When I saw The Age of Miracles on Netgalley in March I just had to request it. Having thought about and discussed in the past how our lives would change if gravity, the magnetic poles and nature started to change, I was intrigued to see how the author had created a story around something similar.
The story is narrated in the first person by 11 year old Julia. We begin the journey at the news that the earth’s rotation has slowed on it’s axis by 56 minutes and therefore earth has gained an extra 56 minutes a day. Doesn’t sound so bad … 56 minutes. But that is only the beginning of what is to be known as ‘the slowing.’
It is a reflective account as Julia tells us it remains preserved in her memory even all these years later (which gives the reader hope that something came along that made a positive difference).
Through Julia’s eyes we not only get to experience the changes that occur on a survival level but also, very poignantly, we are taken through life with her family, her friendships and community.
There are hooks that intrigue the reader, such as the landscape still looked the same on day the news broke but not so later … you want to find out how, what changed?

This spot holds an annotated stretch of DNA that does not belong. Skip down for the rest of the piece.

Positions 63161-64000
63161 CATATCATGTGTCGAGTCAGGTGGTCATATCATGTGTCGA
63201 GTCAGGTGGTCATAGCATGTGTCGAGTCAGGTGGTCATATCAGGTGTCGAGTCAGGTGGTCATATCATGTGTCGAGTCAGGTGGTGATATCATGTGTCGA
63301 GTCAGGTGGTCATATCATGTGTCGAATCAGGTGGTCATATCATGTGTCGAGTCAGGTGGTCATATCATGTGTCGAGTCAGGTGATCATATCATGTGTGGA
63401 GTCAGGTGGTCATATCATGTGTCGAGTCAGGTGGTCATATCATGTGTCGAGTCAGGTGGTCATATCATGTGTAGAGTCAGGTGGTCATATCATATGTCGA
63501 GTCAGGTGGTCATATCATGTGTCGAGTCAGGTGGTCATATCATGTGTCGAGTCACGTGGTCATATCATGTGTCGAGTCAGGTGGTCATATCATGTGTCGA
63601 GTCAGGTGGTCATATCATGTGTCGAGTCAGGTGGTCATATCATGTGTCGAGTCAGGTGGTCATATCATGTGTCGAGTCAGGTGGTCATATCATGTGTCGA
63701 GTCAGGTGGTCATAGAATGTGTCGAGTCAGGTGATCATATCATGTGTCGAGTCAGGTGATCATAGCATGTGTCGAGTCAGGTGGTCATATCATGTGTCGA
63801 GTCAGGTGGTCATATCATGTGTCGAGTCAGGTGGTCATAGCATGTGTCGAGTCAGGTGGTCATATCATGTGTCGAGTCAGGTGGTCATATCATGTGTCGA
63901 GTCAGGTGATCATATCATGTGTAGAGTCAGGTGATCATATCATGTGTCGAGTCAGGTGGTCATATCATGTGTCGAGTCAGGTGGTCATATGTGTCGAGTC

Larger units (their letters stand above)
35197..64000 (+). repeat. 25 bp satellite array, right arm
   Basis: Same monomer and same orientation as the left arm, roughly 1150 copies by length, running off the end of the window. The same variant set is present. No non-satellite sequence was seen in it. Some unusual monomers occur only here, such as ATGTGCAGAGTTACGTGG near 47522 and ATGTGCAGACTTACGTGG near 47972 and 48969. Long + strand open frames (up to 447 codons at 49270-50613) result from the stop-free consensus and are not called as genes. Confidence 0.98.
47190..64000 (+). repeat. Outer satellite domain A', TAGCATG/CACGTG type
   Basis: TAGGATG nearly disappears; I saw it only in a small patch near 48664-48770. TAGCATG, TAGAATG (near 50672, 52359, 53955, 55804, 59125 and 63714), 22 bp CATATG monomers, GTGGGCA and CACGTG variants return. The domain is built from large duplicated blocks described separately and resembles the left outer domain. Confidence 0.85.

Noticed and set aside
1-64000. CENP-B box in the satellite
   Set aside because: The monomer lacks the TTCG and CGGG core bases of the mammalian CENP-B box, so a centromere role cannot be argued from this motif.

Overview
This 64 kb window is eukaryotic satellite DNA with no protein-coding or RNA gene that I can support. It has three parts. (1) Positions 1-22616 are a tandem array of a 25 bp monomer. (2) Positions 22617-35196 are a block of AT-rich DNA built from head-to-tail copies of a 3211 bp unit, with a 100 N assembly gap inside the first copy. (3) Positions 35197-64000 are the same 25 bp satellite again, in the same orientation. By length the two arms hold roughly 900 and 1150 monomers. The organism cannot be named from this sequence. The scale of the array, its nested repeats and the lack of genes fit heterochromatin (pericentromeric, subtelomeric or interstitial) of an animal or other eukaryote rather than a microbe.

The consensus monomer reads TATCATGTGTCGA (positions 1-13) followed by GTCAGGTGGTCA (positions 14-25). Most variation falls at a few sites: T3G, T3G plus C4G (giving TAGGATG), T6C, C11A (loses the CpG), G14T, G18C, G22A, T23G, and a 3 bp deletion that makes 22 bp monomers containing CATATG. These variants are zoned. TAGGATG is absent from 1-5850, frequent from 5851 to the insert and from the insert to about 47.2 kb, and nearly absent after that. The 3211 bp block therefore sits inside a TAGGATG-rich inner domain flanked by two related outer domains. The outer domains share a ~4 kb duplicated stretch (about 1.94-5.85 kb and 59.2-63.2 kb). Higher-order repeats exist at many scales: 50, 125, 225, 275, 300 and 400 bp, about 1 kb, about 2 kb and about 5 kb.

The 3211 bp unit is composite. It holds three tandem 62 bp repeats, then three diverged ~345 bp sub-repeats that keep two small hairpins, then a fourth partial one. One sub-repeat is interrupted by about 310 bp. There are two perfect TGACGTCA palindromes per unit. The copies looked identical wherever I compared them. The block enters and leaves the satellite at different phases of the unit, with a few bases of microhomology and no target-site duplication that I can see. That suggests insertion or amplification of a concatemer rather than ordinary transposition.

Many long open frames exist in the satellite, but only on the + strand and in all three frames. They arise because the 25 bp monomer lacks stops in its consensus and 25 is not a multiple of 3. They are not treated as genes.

It is hard for Julia to separate life as it is to how it could have been. Did everything that happen to her and her family have anything to do with ‘the slowing’ or would it have happened anyway? What directly affected everyone and what would have happened had it not occurred?
When a natural celestial event happens, everyone is totally panicked … These people are waiting for changes to start and everything is seen as a threat – everything they believe in their world is changing. They are living on the edge in an anxious state, which reflects in their actions! The ensuing chaos is exactly how we would react …
The majority of people follow Government guidelines when the decision to stay living on ‘clock time’ is announced, taking measures so that this would be possible. Interestingly, those who chose not to were seen as outsiders and life in the community was deliberately made difficult so they would move. Communities sprang up and one in particular ‘Circadia’ in the desert is glimpsed into as Julia and her family search for a missing family member.
As the earth’s rotations slows, nature starts responding. There are a couple of poignant scenes that will touch you.
Even living amongst the uncertainty and the changes that happen as the days and nights get longer and longer … life still ‘happens’ to Julia. A lot of the experiences are shared with boyfriend Seth, not all of them positive!
There are no neat ends all tied up at the end of The Age of Miracles. We don’t find out why this is happening on a scientific level as no-one knows … despite the technological/scientific knowledge in the world (hence the title!). The story for me is about survival on a practical level and how humans adapt while still living an ‘ordinary’ life. A very ‘Uranian’ experience!
The Age of Miracles is Karen Thompson Walker’s debut novel. It will be interesting to see what she creates next!